Steve Lightfoot worked with Bryan Fuller in Hannibal. And six years after that controversial cult favourite, he’s branching out on his own with Behind Her Eyes. He keeps the title of a novel he’s adapting into a miniseries about three characters.
The first character that the viewers get to see is Louise Barnsley (Simona Brown). She’s a Black woman who meets a tall dark stranger at a bar. That stranger ends up being a psychiatrist, David Ferguson (Tom Bateman), who is her boss.
This show separates itself from Hannibal in how characters get too close to a psychiatrist. Louise and David’s sexual tension isn’t enough her. She also, not on purpose, befriends David’s wife Adele (Eve Hewson), who makes psychological revelations.
This tense office romance is unlike the comedies that are on Netflix. Another way that this show separates itself from tense office romances is that it mixes up where that romance takes place. Key scenes take place in Louise’s empty apartment.
Louise’s son Adam (Tyler Howitt) leaves for a trip to France with her ex, making David’s presence in the apartment acceptable. As she gets closer to both David and Adele, she struggling with choosing to either trust one or the other.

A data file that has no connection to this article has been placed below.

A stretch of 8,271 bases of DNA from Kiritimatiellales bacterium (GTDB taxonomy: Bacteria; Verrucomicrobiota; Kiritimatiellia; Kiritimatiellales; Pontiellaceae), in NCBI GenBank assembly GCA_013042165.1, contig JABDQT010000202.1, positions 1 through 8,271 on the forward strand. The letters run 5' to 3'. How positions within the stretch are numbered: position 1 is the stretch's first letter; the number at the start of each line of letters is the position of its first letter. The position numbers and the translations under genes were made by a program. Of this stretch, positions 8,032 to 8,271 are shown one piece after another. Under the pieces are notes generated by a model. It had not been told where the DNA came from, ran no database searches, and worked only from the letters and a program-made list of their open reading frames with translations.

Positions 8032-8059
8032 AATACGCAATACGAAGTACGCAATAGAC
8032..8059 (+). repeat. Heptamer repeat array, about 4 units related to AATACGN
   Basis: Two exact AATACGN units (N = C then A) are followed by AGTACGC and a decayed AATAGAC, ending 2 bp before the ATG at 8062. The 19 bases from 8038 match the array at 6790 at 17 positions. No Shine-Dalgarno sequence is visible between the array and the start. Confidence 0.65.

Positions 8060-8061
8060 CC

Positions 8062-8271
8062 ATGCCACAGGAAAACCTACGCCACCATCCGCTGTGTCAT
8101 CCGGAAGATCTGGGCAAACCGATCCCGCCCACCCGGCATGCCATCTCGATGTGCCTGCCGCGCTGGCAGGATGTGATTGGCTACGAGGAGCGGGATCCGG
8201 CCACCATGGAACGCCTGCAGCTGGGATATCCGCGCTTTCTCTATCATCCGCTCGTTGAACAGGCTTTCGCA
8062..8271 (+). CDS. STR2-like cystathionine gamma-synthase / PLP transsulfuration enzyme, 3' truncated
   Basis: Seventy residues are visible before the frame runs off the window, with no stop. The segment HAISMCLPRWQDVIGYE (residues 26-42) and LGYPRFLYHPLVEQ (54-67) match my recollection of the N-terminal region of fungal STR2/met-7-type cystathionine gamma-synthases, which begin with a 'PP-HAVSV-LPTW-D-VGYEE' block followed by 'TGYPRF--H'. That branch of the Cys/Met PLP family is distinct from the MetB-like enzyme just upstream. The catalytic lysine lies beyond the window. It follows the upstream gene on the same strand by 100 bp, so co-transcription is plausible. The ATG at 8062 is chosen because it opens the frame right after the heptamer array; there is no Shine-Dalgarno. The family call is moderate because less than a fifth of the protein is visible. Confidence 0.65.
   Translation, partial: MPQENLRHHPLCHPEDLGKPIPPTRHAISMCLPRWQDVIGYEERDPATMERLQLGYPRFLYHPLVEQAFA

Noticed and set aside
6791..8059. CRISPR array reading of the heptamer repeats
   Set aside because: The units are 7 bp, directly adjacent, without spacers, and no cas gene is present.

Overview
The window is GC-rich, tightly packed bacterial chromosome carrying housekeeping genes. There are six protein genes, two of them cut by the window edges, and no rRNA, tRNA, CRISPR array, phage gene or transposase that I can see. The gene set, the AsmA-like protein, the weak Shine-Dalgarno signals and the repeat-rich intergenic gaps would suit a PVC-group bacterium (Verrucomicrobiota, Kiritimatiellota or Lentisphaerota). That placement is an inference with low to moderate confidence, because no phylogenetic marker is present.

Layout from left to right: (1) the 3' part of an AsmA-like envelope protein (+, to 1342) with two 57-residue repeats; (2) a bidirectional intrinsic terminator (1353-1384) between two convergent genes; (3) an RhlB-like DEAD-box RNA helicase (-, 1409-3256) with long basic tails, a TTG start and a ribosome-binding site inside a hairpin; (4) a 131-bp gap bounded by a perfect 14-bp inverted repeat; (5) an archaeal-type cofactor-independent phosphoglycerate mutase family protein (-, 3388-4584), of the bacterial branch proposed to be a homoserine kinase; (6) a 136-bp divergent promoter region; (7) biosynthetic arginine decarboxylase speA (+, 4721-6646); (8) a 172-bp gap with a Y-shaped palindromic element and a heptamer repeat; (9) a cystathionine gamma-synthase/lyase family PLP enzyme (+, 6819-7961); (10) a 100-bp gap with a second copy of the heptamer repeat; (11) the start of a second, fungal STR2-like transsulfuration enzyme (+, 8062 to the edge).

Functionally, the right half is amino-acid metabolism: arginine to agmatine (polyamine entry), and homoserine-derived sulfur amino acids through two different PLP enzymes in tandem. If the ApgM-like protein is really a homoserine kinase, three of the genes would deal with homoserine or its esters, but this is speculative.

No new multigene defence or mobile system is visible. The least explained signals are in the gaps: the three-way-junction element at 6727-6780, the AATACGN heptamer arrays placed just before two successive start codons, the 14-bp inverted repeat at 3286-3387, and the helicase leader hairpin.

Louise isn’t the only person playing the guessing game here, as Behind Her Eyes invites its viewer to guess along with her. Other things that might attract viewers are moments of complex characterization as well as the occassional tasteful sex scene.
As good as some scenes in this new miniseries are, others can do some work. There are times when the romance between Louise and David feel off. David’s caginess doesn’t feel like a good excuse for the distance between them.
The miniseries has Louise and David having strong feeling for each other in a short amount of time. These volatile shifts are going to make some viewers ask why they’re still sticking with each other even if they hurt each other.
There’s a lot of screentime dedicated to Adele and her back story. To be fair, Hewson fleshes out a character who’s mysterious in two different parts of her strange life. But it feels like there’s too much attention on her.
Lastly, there’s Adele’s superhuman abilities and the miniseries problematically connects those with class, race, and sexual identities. But it gets over that hump to offer a watchable series that keeps its viewers guessing who’s good and bad until the very end.